Sunday 28 May 2023

ALBUM REVIEW: Wytch Hazel, "IV: Sacrament"

By: Richard Maw
Album Type: Full Length
Date Released: 02/06/2023
Label: Bad Omen Records

“IV: Sacrament” CD//DD//LP track listing:
1. The Fire's Control
2. Angel of Light
3. Time and Doubt
4. Strong Heart
5. Deliver Us
6. A Thousand Years
7. Gold Light
8. Endless Battle
9. Future Is Gold
10. Digging Deeper

The Review:

Wytch Hazel are back to save us from ourselves- and mediocre albums- with this, their fourth full length. Hitherto, the Lancastrian band have been building up quite a head of steam. “Prelude” introduced the band with its Thin Lizzy meets Wishbone Ash meets NWOBHM stylings. “II Sojourn” was a more straightforward rock proposition and then their crowning glory, “III Pentecost” was the best hard rock album of 2020- fairly easily.
While “Pentecost” may have borrowed from Argus in terms of its pastoral elements and the overall Englishness of the vibe and the space of the sound, “Sacrament” is different again. Having moved from The Stationhouse studio in Leeds to pastures new at StudiOwz in Wales, the band have retained their spacious and expansive sound, along with the analogue vibe of the production courtesy of Ed Turner who operates here as something like a band-member-once-removed.
It’s clear that the band’s Christian themes/element is stronger than ever here; fear of hell and the control that asserts is the theme of “The Fire’s Control” and “Angel of Light” is about, well- you know already. There is Hammond Organ in the mix, multi layered guitars and an excellent bass sound.
There are quirks here; the solo of “Time and Doubt” is extremely fiery, even when the vocals and lyrics are maudlin. Main man Colin Hendra clearly put in overtime with this record- he plays drums after the departure of Jack Spencer. His drumming here is perfectly serviceable, but it is missing the flair of Spencer’s fills and the subtleties/style of his approach. Hendra instead supplies a bedrock for the other instruments to build upon, without flash or fuss. It’s competent and direct. I suspect the album could have been lifted by a full-time drummer, but the fact that the band and Colin made it work without one is a minor miracle in itself. The guitars, vocals and other instrumentation is superb. They all sound incredible and are full of life and purpose. The acoustic guitar overdubs, used to expand the sound a la the Stones on their best 70s work, work superbly and the whole sound has the effect of a wall of sound. Majestic.
Hendra has kept the songs tight and focused- no sprawling 20min prog epics- but despite the taut running times the record has a completely epic feel; it’s a truly immersive experience. As the listener is exhorted to stay until the battle is won on “Deliver Us”… well, I believed in the quest and I believed every word that was sung. It’s powerful, affecting and effective.
Across the record, Wytch Hazel have achieved something in hard rock/metal that is very difficult to do: they have made a heavy album that isn’t aggressive. Too much rock and metal these days (and all days) relies on aggressive chest beating as a trope to confirm heavy credentials. Wytch Hazel instead rely on songs, melodies and sound. Not many bands have been able to do that over the years- Led Zeppelin, Thin Lizzy, Queen, Wishbone Ash and if we extend things a bit, Jethro Tull. It’s a fairly small list (you’ll think of others) and places Wytch Hazel in exalted company indeed. Yes, make no mistake, this album IS heavy. It’s heavy in themes and vibe, even if its airy production belies this. It also rocks hard, but without machismo.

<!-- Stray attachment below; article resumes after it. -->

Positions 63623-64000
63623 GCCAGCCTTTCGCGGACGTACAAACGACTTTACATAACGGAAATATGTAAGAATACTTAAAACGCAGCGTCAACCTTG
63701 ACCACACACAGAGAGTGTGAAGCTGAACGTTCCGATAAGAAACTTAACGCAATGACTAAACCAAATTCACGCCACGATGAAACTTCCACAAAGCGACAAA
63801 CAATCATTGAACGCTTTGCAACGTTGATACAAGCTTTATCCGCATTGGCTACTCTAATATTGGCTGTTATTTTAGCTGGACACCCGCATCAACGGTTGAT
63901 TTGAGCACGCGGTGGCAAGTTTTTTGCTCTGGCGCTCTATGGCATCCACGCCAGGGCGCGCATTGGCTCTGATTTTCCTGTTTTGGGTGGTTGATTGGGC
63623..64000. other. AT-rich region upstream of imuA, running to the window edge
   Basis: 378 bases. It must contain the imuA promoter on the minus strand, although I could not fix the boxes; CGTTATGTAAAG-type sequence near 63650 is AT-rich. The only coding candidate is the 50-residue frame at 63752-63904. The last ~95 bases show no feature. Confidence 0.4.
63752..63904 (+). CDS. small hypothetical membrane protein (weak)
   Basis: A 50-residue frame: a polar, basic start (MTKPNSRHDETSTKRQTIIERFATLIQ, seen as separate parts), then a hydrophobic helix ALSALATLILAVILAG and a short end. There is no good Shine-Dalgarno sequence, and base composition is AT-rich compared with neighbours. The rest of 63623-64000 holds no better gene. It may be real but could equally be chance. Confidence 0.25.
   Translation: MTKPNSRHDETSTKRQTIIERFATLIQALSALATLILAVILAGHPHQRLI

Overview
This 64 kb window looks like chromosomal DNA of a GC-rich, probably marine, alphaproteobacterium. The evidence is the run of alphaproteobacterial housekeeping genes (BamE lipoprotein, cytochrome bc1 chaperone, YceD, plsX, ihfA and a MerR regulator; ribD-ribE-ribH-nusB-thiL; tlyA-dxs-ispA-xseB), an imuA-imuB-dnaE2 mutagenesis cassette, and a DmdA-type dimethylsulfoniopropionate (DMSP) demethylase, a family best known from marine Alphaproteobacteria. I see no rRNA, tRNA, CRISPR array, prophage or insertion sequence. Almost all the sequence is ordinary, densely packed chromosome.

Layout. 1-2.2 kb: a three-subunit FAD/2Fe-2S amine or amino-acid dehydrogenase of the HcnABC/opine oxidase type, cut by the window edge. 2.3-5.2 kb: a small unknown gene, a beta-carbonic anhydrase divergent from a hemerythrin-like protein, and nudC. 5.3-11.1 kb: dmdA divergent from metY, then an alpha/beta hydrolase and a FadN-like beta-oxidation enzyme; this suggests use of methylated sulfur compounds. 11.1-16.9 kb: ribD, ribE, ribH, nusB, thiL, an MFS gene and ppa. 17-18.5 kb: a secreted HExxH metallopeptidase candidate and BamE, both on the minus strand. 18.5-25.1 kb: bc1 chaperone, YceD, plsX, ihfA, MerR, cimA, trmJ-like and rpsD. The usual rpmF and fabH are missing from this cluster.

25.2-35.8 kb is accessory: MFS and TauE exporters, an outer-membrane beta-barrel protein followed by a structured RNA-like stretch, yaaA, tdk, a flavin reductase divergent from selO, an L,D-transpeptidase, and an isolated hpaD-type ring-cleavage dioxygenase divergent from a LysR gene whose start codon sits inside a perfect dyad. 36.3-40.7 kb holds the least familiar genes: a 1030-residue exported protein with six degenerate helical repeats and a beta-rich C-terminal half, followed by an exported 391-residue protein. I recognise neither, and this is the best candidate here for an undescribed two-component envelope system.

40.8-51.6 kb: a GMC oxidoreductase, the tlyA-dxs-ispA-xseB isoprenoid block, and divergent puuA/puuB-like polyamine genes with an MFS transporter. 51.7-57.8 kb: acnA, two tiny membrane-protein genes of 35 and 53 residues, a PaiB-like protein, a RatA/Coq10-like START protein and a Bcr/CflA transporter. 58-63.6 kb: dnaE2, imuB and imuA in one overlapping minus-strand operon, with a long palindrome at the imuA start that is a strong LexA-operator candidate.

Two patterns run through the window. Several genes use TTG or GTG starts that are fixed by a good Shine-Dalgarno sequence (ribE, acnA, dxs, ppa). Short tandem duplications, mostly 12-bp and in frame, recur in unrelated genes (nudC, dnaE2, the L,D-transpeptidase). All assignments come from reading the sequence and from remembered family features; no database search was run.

As the record reaches its final triumvirate, the guitar riff and sound that opens “Endless Battle” is simply excellent. The band immediately change things up and the verse section is not what you would expect from the opening- again, a little like classic Tull. The guitar work also echoes Iron Maiden a little- the lineage of British rock and metal is clear and Wytch Hazel are claiming their place in it. The reverbed start to “Future is Gold” allows for lovely acoustic sounds and excellent layered vocals from Colin Hendra; it introduces a rather positive outlook missing from previous tracks- but it is still tinged with a little sadness, a little uncertainty, a little wistfulness. As the album’s ballad track, it works well and is expertly placed in the penultimate position.
Naturally, the band close the album with the longest track- the aptly named “Digging Deeper”. The Wishbone Ash influence is present and correct again here, but the band are now just sounding like themselves- as they did on “Pentecost”. Their sound is unique and instantly recognisable. In fact, over the last few years, Wytch Hazel have become one of my favourite bands. They are peerless at what they do in the modern age and this record is, front to back, incredibly strong. It’s heavy, but paradoxically has a lightness of touch to everything within it. It’s dark but uplifting. It’s much like a Cathedral; a towering achievement built from the ground up, reaching towards the heavens above.
If you haven’t heard Wytch Hazel, you must listen. They are the way, the truth and the light.
“IV: Sacrement” is available HERE
Band info: Bandcamp || Facebook